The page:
Monday, April 30, 2012

To the best of my knowledge, he is NOT . . .

I opened my emails this morning to find a message from someone who I work with at the museum telling me she'd passed my number along to an eligible bachelor.  I actually laughed out loud when I read the following lines.


I'm assuring you that to the best of my knowledge he is NOT an ax-murderer.  I know he doesn't have a criminal record.  And I don't think he has any tattoo's!

I've never asked someone who's setting me up if the guy is an ax-murderer, but maybe I need to add  that to my list of questions such as: is he employed, how old is he, and does he live with his parents? :)

Tuesday, April 10, 2012

May the Odd be Ever in Your Favor!




Out of the corner of my eye, I see Peeta extend his hand. I look at him, unsure. "One more time? For the audience?" he says. His voice isn't angry. It's hollow, which is worse. Already the boy with the bread is slipping away form me.

I take his hand, hold on tightly, preparing for the cameras, and dreading the moment when I finally have to let go.

I read these last two paragraphs of The Hunger Games by Suzanne Collins and promptly threw the book against the wall. In the beauty and horror of the story, I'd forgotten that it was the first book in a trilogy, and was expecting some resolution and was furious when that didn't come as I felt like I'd been played by the capitol.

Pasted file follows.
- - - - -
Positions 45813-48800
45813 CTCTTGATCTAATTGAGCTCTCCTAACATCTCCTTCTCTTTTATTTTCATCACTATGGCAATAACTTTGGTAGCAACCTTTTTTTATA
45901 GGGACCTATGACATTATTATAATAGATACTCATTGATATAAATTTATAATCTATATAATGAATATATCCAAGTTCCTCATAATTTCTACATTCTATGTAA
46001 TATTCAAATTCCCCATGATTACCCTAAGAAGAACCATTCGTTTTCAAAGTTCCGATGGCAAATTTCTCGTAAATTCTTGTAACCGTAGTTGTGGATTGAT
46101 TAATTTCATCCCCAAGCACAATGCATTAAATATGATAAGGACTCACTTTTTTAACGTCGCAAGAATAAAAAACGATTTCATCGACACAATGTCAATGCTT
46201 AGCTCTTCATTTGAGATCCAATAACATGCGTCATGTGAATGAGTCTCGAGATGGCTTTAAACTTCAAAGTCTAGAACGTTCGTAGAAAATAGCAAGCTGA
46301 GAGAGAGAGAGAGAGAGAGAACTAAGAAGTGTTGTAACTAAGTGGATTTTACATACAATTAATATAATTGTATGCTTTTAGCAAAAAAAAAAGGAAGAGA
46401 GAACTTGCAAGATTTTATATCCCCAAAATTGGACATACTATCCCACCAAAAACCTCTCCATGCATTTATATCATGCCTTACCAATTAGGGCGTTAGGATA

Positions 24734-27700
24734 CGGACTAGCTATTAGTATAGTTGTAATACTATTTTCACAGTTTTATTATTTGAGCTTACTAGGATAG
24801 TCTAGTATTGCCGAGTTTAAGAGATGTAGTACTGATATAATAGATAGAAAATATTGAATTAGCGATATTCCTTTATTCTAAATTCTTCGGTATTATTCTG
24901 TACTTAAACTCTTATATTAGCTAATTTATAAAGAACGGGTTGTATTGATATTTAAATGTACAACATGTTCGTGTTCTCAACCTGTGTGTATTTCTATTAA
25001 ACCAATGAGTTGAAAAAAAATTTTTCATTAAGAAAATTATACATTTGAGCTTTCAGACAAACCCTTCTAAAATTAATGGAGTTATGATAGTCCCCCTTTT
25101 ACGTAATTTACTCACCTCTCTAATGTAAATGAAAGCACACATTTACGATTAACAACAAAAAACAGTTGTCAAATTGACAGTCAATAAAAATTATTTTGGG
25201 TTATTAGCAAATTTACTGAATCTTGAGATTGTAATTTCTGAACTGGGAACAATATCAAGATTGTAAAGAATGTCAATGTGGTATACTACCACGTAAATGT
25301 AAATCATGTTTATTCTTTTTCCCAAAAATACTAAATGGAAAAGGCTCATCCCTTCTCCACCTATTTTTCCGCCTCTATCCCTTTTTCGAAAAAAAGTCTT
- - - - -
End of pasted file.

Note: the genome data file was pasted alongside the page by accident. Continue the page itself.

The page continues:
Despite how much I read, very few of the characters or the story invokes such a response to me. For days after I finished the book, I wasn't sure what to think. The idea of liking a book that focus on the horrors of what people will do to others left a bitter taste in my mouth. And yet, I couldn't help but like it because there was something beautiful and very real in it. As I've read it again and again, I find more and more beauty in the story and I'm drawn to the themes of consequences of actions, love, friendship, trust, who we truly are, and of course, hope.

One of my all time favorite lines from any book comes from Mockingjay: What I need is the dandelion in the spring. The bright yellow that means rebirth instead of destruction. The promise that life can go on, no matter how bad our losses. That it can be good again. It perfectly sums up the books and don't we all need that reminder?

Hunger Games Confessions
1. I may have watched at least one YouTube video (fan video, trailers, clips, interviews) a day for at least month before the books was released.
2. I read The Hunger Games three times and Catching Fire and Mockingjay twice before the movie came out. I've read The Hunger Games about six times since the movie came out.


3. I have a major crush on Peeta and Josh Hutcherson. Peeta has now joined Gilbert Blythe from Anne of Green Gables, Nathanial Eaton from The Witch of Blackbird Pond, and Joe Willard from the Betsy-Tacy books as my all time favorite male characters.
4. I was like a kid on Christmas morning waiting for the midnight showing.
5. I've saw the movie twice in the first week (and liked it much better the second time).